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Jesus: the abolition of religion

Adapted from a sermon on Mark 1:40-2:17


Jesus' teaching.  Jesus' followers.  Do you ever have trouble putting those two things together?

In a sense that's the problem the Christian faces as they seek to follow Him.  And it's the problem the non-Christian has as they look on.  How do Jesus' teaching and His followers go together??

Think about it.  With Jesus we hear righteous teaching like the world has never heard.  And yet, who flocks to Him?  The scum, the low-lives, the outsiders, the sinners.

Jesus teaches the hardest line on good living ever imagined.  He even says at one point "Be perfect as your Heavenly Father is perfect." (Matt 5:48).  Jesus raises the spiritual temperature to nuclear - and who flocks to Him?  Not the priests?  Not the religious types.  Not the goody goodies.  Those guys, in their long flowing robes are standing on the edges of the crowd, arms folded, plotting to destroy Jesus (Mark 3:6). 

The LORD Almighty walks around 1st century Palestine.  The Son of the Living God is calling His people and who is His entourage?  Unrighteous, disreputable outcasts.  It's a tremendous shock but it's at the heart of what Jesus came to do. 

As He says in Mark 2:17 "I have not come to call the righteous, but sinners."  Jesus is the abolition of religion.  All human religion says "God calls the goodies not the baddies."  Jesus says "I call the baddies not the goodies."  Jesus is the abolition of religion.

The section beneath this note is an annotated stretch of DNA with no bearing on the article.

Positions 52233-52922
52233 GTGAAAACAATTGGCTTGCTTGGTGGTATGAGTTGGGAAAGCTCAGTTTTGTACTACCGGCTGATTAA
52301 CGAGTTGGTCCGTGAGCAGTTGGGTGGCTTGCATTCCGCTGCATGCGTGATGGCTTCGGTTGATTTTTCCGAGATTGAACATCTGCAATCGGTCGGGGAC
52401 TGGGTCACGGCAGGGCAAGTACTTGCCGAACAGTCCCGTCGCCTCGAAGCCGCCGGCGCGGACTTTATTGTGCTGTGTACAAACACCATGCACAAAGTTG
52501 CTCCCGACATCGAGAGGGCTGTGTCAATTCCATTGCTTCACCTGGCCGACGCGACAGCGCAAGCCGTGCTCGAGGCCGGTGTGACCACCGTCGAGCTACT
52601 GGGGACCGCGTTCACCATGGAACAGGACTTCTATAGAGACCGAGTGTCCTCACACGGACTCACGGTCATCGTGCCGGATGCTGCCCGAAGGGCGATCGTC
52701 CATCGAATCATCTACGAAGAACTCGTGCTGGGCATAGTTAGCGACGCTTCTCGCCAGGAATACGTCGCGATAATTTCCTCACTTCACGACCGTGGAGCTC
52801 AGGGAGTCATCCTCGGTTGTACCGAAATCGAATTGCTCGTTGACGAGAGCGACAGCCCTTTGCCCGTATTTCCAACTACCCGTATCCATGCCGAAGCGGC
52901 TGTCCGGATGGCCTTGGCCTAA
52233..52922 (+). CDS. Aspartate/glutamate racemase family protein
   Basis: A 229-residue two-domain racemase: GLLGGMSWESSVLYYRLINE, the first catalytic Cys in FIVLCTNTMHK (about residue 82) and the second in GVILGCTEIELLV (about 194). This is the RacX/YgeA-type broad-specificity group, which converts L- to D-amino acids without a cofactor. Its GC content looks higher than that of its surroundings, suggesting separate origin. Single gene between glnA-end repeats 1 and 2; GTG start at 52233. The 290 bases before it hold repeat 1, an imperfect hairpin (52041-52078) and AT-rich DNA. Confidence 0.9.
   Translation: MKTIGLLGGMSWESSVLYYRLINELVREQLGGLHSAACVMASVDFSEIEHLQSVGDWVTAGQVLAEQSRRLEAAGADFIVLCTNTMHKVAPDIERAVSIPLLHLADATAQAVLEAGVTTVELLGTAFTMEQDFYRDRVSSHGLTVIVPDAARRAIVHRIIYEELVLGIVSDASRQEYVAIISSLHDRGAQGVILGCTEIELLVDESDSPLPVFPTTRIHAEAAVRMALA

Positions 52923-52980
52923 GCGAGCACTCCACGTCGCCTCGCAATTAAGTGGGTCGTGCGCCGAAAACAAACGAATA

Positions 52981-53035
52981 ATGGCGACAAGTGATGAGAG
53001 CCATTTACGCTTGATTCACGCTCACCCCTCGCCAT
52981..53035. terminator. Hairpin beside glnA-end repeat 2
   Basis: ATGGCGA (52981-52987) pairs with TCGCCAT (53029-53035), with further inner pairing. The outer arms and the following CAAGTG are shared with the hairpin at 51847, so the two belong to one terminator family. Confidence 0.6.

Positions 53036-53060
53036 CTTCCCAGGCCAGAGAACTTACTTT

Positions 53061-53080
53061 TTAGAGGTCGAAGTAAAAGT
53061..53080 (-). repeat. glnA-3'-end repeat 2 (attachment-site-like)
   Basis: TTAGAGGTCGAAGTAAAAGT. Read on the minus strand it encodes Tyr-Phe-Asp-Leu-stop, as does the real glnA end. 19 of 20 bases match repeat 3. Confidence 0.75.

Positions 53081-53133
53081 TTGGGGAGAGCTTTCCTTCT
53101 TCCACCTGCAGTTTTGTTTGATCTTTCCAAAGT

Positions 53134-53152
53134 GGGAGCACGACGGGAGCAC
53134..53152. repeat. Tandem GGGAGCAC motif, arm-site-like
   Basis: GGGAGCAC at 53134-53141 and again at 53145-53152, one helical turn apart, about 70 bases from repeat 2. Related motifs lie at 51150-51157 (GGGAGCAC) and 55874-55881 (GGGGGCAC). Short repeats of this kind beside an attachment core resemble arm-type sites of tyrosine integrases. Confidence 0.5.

The religious types stand on the fringes plotting to do away with Jesus.  But Jesus is at the centre doing away with religion.  These verses (Mark 1:40 right up until 3:6) are a fight to the death between Jesus and religion.  Religion is working to kill Jesus but Jesus is working to kill religion.


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0 thoughts on “Jesus: the abolition of religion

  1. Si

    The leper isn't really opposed by the religious leaders (and does fit better with the rest of chapter 1, in my opinion) - from 2:1 to 3:6 are five things opposed by the religious leaders (Jesus saying "your sins are forgiven" to the paralysed man, Jesus eating with tax collectors and sinners, Jesus' disciples not fasting like John's and the Pharisees', Jesus' disciples 'harvesting' on the Sabbath and Jesus healing the man with the withered hand on the Sabbath). The response to the Pharisees when asked about fasting is the key (and it's the middle one - almost like Mark's saying that it's the focus of the theme of opposition that's in this bit of Mark) - the old wine skins will burst with the new wine, the new cloth will tear the old garment - old time religion isn't going to fit with the 'new' Jesus teachings.

    There's also a kind of see-saw - the opposition already mentioned is preceded with events in chapter 1 where Jesus' popularity grows to the extent that he can't go to towns; and is followed with talk of the popularity and the disciples being called (3:7-19), then that is followed by Jesus' family, the scribes and the people of Nazareth all opposing Jesus (the rest of chapter 3). Judas, in 3:19 is a bit of both, the turning point, the disciple who will betray.

    Popularity (ch1), Opposition (2:1-3:6), Popularity (3:7-19), Opposition (3:19-35), which leads straight into the parable of the sower (4:1-20). There's different reactions to the word that is sown. People need ears to hear (4:9) - some will hear but not understand (4:12) - the contrasting responses that provide a major structure in the first 3 chapters of Mark are explained right afterwards in 4:1-20.

  2. glenscriv